European Parliament Concludes Five Years of Common Fisheries Policy Reform

European Parliament Concludes Five Years of Common Fisheries Policy Reform

On April 16, the European Parliament effectively concluded the EU Common Fisheries Policy reform with the adoption of the final piece of legislation, the European Maritime and Fisheries Fund, or EMFF.

Launched in 2009 to remedy policies that encouraged overfishing, the reform has taken over five years. In May 2013, European legislators took an historic step by agreeing to a reformed EU Common Fisheries Policy. This included a commitment to recover and maintain fish stocks above levels needed to produce maximum sustainable yield, and to end EU overfishing “by 2015 where possible and by 2020 at the latest”. In December 2013, the European Parliament adopted the basic fisheries regulation, which came into force on January 1st 2014. Later in January, a political deal was reached on the EU fisheries subsidies regime, the EMFF, which should support implementation of the Common Fisheries Policy. This deal was adopted by the European Parliament today.

This animation produced by OCEAN2012 has received more than 1 million views on YouTube.

The EMFF approval marks the end of the Common Fisheries Policy reform. With the goals of the OCEAN2012 coalition achieved, it is now winding up. The coalition, initially set up by five groups, has grown into a substantial force of 193 diverse organisations from 24 EU countries.*

“OCEAN2012 congratulates the European Parliament, EU fisheries ministers and the European Commission for achieving an historic reform that lays the way for ending EU overfishing,” said Uta Bellion, director of The Pew Charitable Trusts' EU Marine Programme and co-ordinator of OCEAN2012.

Ocean-Group

Great credit goes to the many civil society groups and EU citizens who sustained support over five years for a fundamental reform of the Common Fisheries Policy. (Photo: OCEAN2012)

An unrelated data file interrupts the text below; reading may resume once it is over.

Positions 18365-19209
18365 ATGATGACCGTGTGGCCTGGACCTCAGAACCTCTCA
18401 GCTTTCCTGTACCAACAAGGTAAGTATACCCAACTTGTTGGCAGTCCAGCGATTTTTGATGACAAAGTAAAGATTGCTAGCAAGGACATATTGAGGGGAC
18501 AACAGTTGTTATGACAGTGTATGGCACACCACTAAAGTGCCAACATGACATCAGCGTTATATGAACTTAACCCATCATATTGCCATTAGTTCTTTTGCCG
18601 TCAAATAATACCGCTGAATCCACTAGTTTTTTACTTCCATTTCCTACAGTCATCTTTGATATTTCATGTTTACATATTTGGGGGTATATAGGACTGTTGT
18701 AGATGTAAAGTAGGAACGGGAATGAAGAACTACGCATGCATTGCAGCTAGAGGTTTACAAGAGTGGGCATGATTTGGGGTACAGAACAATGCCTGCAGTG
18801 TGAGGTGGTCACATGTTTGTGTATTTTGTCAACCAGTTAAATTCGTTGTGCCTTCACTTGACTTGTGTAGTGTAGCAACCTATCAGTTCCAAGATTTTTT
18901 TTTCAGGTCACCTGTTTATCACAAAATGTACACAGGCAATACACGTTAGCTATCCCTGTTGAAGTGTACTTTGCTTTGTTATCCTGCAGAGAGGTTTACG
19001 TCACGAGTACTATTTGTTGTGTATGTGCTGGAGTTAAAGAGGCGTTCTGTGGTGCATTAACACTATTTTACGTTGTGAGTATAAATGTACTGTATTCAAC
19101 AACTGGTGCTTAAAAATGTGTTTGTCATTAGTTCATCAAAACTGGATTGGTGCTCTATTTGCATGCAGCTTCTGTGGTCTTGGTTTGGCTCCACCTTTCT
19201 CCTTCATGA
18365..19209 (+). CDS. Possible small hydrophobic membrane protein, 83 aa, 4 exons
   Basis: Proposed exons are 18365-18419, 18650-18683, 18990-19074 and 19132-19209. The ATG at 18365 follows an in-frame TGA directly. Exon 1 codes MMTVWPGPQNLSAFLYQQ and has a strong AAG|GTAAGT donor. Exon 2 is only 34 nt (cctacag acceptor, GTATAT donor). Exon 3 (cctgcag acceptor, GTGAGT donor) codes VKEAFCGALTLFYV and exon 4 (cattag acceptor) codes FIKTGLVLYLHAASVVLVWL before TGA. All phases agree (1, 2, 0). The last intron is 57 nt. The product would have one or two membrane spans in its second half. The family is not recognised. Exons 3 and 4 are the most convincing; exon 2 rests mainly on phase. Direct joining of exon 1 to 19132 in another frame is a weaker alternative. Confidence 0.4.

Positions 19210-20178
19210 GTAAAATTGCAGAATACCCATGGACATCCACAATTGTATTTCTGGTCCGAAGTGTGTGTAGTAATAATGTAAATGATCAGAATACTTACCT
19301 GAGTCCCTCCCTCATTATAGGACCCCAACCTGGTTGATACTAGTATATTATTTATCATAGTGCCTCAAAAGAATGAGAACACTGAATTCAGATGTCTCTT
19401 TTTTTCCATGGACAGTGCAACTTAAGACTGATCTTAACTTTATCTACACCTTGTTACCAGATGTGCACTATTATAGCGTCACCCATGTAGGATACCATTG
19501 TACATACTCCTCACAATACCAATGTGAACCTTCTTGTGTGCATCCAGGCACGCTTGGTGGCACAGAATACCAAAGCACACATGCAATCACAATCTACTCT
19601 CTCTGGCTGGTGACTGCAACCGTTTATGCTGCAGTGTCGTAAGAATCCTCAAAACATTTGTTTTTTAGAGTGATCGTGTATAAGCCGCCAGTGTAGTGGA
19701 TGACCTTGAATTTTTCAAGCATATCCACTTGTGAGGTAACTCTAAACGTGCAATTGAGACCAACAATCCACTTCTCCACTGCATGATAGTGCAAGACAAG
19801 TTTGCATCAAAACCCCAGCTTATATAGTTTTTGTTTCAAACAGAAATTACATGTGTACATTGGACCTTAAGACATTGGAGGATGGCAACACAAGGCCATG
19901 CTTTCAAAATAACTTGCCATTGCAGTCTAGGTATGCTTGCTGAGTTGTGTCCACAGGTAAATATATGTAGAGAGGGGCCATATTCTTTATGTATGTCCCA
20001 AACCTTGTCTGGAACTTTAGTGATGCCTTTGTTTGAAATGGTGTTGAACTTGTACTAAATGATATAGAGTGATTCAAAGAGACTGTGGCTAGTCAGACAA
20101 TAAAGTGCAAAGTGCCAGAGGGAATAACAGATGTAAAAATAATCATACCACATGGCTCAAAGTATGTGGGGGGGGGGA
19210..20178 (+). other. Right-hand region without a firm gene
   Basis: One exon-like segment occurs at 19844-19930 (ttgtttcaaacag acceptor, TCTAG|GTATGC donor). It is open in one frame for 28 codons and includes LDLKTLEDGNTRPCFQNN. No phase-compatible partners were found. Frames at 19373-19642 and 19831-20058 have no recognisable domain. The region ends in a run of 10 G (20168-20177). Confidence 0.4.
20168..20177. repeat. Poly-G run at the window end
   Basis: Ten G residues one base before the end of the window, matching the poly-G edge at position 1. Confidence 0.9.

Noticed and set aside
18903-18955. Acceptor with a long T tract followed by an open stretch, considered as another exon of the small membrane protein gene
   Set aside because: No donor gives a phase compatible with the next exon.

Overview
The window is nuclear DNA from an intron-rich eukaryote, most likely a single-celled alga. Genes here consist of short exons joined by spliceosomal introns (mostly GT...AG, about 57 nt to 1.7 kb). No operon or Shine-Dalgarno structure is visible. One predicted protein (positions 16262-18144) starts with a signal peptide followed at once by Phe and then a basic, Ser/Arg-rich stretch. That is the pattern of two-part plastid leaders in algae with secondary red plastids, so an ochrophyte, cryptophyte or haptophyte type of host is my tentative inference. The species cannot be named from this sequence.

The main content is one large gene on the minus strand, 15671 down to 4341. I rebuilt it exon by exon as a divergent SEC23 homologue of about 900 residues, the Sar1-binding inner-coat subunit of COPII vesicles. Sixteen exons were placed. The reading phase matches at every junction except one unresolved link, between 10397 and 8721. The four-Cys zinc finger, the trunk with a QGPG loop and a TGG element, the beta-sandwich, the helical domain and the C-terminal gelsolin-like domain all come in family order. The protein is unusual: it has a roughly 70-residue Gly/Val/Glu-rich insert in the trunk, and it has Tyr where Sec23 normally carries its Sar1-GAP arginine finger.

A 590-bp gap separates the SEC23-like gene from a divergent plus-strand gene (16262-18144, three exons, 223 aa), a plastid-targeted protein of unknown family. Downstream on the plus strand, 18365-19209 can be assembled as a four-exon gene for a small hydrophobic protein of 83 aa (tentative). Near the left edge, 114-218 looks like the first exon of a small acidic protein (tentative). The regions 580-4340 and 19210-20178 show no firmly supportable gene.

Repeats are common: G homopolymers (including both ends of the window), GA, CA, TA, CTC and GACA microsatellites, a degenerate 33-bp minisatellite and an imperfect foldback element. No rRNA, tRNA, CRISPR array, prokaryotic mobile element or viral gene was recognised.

If effectively implemented, the new Common Fisheries Policy will end EU overfishing, restore fish stocks and provide greater financial support for responsible fisheries management. However, the agreed EMFF does allow subsidies for measures, such as vessel modernisation, which could contribute to overfishing even though the final text also provides more funds for data collection, control and enforcement.

“Considerable leadership and political courage were displayed in securing reform, but this does not guarantee an end to EU overfishing. That requires member states to set sustainable fishing limits and implement the discard ban, ending the wasteful practice of throwing dead fish back into the sea. EU citizens want to see more fish in our waters and healthy oceans,” Bellion said.

The new EMFF will come into force after its formal confirmation by fisheries ministers and its publication in the Official Journal of the European Union during May.

*The steering group of OCEAN2012 consists of the Coalition for Fair Fisheries Arrangements, Ecologistas en Acción, The Fisheries Secretariat, nef (new economics foundation), The Pew Charitable Trusts, and Seas at Risk.

For More Information:

Photo gallery and infographics: http://ocean2012.eu/pages/109-press-gallery;
Videos: //www.youtube.com/user/OCEAN2012EU.

Spotlight on Mental Health

Composite image of modern city network communication concept

Learn the Basics of Broadband from Our Limited Series

Sign up for our four-week email course on Broadband Basics

Quick View

How does broadband internet reach our homes, phones, and tablets? What kind of infrastructure connects us all together? What are the major barriers to broadband access for American communities?

Pills illustration
Pills illustration

What Is Antibiotic Resistance—and How Can We Fight It?

Sign up for our four-week email series The Race Against Resistance.

Quick View

Antibiotic-resistant bacteria, also known as “superbugs,” are a major threat to modern medicine. But how does resistance work, and what can we do to slow the spread? Read personal stories, expert accounts, and more for the answers to those questions in our four-week email series: Slowing Superbugs.

Explore Pew’s new and improved
Fiscal 50 interactive

Your state's stats are more accessible than ever with our new and improved Fiscal 50 interactive:

  • Maps, trends, and customizable charts
  • 50-state rankings
  • Analysis of what it all means
  • Shareable graphics and downloadable data
  • Proven fiscal policy strategies

Explore

Welcome to the new Fiscal 50

Key changes include:

  • State pages that help you keep track of trends in your home state and provide national and regional context.
  • Interactive indicator pages with highly customizable and shareable data visualizations.
  • A Budget Threads feature that offers Pew’s read on the latest state fiscal news.

Learn more about the new and improved Fiscal 50.